Toronto cop found guilty of assaulting young Black man Dafonte Miller, brother found not guilty

Dafonte Miller, middle, arrives alongside family ahead of his testimony at the Durham Region Courthouse in Oshawa, Ont., Wednesday, Nov. 6, 2019. THE CANADIAN PRESS/Cole Burston

Toronto police Const. Michael Theriault has been found guilty of assaulting young Black man Dafonte Miller, but not guilty of aggravated assault. Theriault’s brother Christian has been found not guilty of assault and aggravated assault. Both men were found not guilty of obstruction of justice.

Ontario Superior Court Justice Joseph Di Luca delivered his ruling in the case of Const. Theriault and his brother by videoconference this afternoon.

The Theriaults had pleaded not guilty to aggravated assault and obstruction of justice in relation to the Dec. 28, 2016, incident and its aftermath.

The judge-alone trial had heard Michael Theriault was off duty at the time.

Prosecutors had alleged the brothers chased Miller in the early hours of the morning, cornering the then-19-year-old between two homes in Whitby, Ont., and beating him so badly with a pipe that his left eye burst.

Defence lawyers had argued the brothers caught Miller and his friends breaking into a vehicle and acted out of self-defence, alleging Miller was the one wielding a pipe.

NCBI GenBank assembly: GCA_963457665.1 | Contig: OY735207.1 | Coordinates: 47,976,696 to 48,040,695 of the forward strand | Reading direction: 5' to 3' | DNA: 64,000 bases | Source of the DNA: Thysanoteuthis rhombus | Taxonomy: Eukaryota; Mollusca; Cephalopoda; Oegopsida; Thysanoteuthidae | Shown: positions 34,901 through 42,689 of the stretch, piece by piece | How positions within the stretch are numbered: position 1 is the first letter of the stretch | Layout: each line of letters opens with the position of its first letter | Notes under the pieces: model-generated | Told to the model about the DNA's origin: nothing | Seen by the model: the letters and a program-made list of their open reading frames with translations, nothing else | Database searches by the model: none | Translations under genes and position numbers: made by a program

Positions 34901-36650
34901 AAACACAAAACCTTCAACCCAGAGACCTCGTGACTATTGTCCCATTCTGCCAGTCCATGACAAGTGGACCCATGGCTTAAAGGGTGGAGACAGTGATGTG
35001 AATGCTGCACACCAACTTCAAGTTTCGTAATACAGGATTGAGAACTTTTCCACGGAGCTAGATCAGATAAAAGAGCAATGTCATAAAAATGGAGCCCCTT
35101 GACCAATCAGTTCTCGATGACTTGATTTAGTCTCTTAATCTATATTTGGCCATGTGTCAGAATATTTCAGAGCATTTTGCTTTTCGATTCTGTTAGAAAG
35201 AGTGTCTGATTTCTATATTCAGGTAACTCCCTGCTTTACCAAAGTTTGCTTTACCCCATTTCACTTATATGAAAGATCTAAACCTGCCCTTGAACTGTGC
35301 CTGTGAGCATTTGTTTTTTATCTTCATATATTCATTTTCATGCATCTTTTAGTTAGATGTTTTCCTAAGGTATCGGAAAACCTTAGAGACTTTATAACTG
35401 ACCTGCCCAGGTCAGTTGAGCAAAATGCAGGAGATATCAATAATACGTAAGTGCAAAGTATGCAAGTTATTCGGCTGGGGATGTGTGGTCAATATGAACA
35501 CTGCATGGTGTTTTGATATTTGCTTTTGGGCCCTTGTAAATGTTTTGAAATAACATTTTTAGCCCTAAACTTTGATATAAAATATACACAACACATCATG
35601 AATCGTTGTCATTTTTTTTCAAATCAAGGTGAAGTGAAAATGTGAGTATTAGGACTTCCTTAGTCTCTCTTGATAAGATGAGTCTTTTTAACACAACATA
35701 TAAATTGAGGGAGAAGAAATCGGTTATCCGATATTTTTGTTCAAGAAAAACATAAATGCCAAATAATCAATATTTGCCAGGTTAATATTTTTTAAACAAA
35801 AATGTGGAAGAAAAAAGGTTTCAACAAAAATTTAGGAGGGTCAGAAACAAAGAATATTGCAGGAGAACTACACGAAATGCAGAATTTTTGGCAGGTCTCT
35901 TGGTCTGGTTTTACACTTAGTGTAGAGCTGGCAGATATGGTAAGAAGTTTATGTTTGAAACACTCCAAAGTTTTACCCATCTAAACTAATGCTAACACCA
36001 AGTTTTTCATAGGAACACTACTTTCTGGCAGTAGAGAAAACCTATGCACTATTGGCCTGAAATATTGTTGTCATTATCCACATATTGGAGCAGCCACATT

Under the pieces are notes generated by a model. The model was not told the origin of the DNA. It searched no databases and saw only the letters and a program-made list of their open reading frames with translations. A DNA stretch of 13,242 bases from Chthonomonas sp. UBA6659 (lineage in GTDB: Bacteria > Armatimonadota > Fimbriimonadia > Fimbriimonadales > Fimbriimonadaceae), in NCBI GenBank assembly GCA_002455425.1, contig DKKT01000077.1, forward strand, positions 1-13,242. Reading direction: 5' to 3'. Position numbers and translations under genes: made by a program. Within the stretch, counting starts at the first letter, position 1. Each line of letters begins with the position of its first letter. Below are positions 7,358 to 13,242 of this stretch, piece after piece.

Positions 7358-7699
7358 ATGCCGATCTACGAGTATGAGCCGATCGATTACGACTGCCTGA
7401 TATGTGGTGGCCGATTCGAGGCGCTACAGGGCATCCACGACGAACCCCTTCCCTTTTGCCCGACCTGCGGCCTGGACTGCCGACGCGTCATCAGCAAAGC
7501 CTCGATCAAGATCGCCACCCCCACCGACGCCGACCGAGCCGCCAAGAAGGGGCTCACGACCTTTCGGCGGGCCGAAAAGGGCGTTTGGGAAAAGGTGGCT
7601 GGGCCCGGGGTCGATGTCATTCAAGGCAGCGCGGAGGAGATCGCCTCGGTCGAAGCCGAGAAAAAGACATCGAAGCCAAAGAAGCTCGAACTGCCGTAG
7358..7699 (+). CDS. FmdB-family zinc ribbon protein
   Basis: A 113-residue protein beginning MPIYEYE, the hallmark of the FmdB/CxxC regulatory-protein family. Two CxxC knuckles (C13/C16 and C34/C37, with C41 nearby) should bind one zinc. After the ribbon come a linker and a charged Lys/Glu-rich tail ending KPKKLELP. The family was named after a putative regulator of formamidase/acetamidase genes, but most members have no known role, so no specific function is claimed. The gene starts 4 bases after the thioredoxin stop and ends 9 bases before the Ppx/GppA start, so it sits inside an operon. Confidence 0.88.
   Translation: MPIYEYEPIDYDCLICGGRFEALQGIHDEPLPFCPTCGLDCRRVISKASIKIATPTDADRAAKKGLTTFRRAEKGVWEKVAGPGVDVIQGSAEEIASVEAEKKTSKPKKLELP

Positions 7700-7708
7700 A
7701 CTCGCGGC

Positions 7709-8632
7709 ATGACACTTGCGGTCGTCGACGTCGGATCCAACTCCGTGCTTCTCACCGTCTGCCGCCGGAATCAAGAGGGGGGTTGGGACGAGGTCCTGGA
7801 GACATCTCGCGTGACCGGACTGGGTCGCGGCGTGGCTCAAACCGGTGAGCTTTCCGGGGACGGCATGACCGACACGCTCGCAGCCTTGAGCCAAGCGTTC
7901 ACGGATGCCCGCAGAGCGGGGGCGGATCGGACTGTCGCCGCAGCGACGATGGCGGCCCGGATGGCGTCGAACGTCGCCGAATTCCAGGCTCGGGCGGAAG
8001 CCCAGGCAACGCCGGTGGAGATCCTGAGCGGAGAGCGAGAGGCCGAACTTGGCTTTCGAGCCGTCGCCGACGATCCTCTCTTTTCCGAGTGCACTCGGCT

In their closing statements, lawyers for the Theriaults argued that Miller lied on the stand when he denied breaking into cars that night and, as a result, his testimony was tainted.

Prosecutors, however, said the brothers were not justified in chasing the young man and grievously injuring him, regardless of whether he was breaking into cars at the time.

They also argued that if Miller did, in fact, lie about the events leading up to the encounter, that would be understandable given that he was the one handcuffed and arrested that night even as he lay bleeding on the ground.

In reading his decision Friday, Justice Di Luca said he was mindful of the social context surrounding the case.

The case, and others like it, “raise significant issues involving race and policing that should be further examined,” Di Luca said.

But the judge said his task was not to conduct a public inquiry on race and policing, or to deliver the verdict sought by the public — it was to determine the case based on the evidence.

Miller, now 22, testified before the judge-alone trial last fall, and denied stealing from cars that night.

He told the court he was out walking with two friends when the Theriaults started questioning them about why they were in the area. He said the brothers began chasing him when he and his friends walked away.

Miller said he didn’t have a chance to fight back, and only recalled seeing Michael Theriault with the pipe.

His lawyers alleged outside court that race played a role in the attack. The case has also spurred protests by members of Black Lives Matter and other anti-racism activists.

Michael Theriault, who testified last, admitted to hitting Miller but said he only did so with his fists.

He said he was acting out of self-defence after Miller attacked him and his brother with a metal pipe or pole.